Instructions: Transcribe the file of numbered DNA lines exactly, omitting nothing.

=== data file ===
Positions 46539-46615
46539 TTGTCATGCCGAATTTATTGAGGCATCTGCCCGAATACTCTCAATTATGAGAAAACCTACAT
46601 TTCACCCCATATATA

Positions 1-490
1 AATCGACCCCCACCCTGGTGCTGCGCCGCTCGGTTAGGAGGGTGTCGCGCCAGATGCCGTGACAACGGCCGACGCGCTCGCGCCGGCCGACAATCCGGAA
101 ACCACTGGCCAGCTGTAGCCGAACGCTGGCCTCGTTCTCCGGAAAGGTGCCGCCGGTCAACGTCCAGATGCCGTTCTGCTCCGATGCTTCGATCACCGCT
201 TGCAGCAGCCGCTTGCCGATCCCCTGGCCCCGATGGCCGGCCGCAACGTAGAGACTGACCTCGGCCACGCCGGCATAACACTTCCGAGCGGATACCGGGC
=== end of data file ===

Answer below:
Positions 46539-46615
46539 TTGTCATGCCGAATTTATTGAGGCATCTGCCCGAATACTCTCAATTATGAGAAAACCTACAT
46601 TTCACCCCATATATA

Positions 1-490
1 AATCGACCCCCACCCTGGTGCTGCGCCGCTCGGTTAGGAGGGTGTCGCGCCAGATGCCGTGACAACGGCCGACGCGCTCGCGCCGGCCGACAATCCGGAA
101 ACCACTGGCCAGCTGTAGCCGAACGCTGGCCTCGTTCTCCGGAAAGGTGCCGCCGGTCAACGTCCAGATGCCGTTCTGCTCCGATGCTTCGATCACCGCT
201 TGCAGCAGCCGCTTGCCGATCCCCTGGCCCCGATGGCCGGCCGCAACGTAGAGACTGACCTCGGCCACGCCGGCATAACACTTCCGAGCGGATACCGGGC